On the ortho side, I didn't hear as much that seemed new. Johnson & Johnson is likely to be a beneficiary of any sales disruptions that result from the Zimmer-Biomet merger and the company believes it has meaningful cross-selling opportunities stemming from its trauma business. Management did acknowledge "ambitions" to grow its lower extremity business, and as an owner of Wright Medical Group I would be more than happy to see an acquisition here (and I do believe there were would be significant synergies from such a transaction, as Wright would bring quality lower extremity and biologics, while J&J could immediately upgrade the sales effort.)
Heigh-Ho or heave-ho for the smaller businesses?
If general surgery and orthopedics are dual Snow Whites, the rest of MDD are dwarfs by comparison. Management sounded skeptical of the prospects of developing a third major business line from its existing operations and may instead look to divest some of them.
In the diabetes business, management is looking to bring the Animas Vibe insulin pump to the U.S. as well as the Calibra insulin patch. If these products don't take off, I could see Johnson & Johnson considering an exit; its insulin pump business trails Medtronic and Insulet, and it lacks a continuous sensor product.
In cardiology, management acknowledged a lack of scale, but acquiring a cardiac rhythm management or stent business is undesirable given the lack of growth in those businesses (JNJ exited stents a few years back.) That affirms yet again that an acquisition of Boston Scientific is unlikely, and management likewise sounded skeptical of the opportunities in transcatheter valves given the level of competition. Structural heart products sounded more interesting, though, as did ventricular assist devices. The atrial fibrillation and electrophysiology businesses are growing nicely as well.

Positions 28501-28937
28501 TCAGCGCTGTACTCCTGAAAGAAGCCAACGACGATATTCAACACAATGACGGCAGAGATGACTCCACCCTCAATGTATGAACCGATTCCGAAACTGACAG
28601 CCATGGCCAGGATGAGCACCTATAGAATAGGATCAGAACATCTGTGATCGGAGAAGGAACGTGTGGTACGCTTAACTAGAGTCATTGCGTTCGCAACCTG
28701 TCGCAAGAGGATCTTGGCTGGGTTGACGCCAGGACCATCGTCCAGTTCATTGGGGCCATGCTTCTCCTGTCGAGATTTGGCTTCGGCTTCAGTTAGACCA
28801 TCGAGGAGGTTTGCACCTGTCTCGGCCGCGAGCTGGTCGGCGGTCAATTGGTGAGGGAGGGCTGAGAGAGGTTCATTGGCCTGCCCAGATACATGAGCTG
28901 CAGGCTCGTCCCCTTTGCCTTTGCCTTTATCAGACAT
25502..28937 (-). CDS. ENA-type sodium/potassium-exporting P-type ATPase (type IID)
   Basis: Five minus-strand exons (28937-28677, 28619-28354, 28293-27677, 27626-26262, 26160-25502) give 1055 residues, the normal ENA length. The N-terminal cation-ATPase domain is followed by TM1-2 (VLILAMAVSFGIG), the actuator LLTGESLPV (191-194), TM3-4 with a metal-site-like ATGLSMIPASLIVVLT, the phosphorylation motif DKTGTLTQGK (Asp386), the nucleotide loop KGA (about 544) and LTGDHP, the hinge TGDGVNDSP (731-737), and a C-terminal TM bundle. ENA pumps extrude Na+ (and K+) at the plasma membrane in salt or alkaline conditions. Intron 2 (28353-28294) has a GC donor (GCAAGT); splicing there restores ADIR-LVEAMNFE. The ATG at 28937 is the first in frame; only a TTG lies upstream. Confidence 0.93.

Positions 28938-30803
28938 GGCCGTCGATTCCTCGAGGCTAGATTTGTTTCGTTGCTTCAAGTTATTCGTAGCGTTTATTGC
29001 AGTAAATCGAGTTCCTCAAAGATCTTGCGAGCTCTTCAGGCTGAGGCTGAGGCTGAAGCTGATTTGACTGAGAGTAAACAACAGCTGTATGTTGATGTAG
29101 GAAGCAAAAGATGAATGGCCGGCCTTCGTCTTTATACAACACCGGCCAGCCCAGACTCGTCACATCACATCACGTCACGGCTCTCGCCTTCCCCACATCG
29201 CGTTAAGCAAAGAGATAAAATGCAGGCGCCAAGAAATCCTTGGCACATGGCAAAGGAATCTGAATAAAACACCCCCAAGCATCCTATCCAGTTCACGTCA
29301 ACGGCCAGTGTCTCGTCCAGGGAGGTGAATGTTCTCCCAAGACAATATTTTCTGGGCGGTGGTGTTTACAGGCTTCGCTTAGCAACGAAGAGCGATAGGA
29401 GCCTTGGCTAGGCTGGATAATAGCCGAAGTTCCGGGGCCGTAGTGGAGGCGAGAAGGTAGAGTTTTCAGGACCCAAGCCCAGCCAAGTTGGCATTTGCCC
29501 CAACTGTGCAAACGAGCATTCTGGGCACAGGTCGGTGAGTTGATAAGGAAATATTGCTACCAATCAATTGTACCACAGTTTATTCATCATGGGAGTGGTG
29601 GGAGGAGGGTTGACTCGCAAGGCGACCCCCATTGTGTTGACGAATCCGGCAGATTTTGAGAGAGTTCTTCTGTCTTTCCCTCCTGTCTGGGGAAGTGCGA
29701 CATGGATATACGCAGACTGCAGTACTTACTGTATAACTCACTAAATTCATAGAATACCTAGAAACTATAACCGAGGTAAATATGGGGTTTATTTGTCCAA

Aesthetics and vision care are likewise small businesses for the company. Acquiring Allergan as a white knight could add scale to both operations, but it sounds more likely that Johnson & Johnson would prefer to avoid large expensive deals. Instead, it may consider buying businesses that Valeant would have to sell off in the event of a successful bid.
The bottom line
The most bullish takeaway from Johnson & Johnson's MDD analyst day may be that management is keenly focused on returns, scale, and sense, not on empire-building. Getting bigger for its own sake or entering a market just because it is hot and offers growth is no longer on the table, and that should be good for long-term shareholder returns.
Given the company's increased scale and R&D focus on general surgery and orthopedics, management should be able to lift growth back into the neighborhood of 3%. Matching the high end of industry growth guidance (i.e. 6%) may be out of reach, however. All things considered, it was a good update for Johnson & Johnson but maybe not such good news for Covidien or Intuitive Surgical.
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Stephen D. Simpson, CFA owns shares of Wright Medical Group. The Motley Fool recommends Covidien, Intuitive Surgical, Johnson & Johnson, and Valeant Pharmaceuticals. The Motley Fool owns shares of Intuitive Surgical, Johnson & Johnson, Medtronic, and Valeant Pharmaceuticals. Try any of our Foolish newsletter services free for 30 days. We Fools may not all hold the same opinions, but we all believe that considering a diverse range of insights makes us better investors. The Motley Fool has a disclosure policy.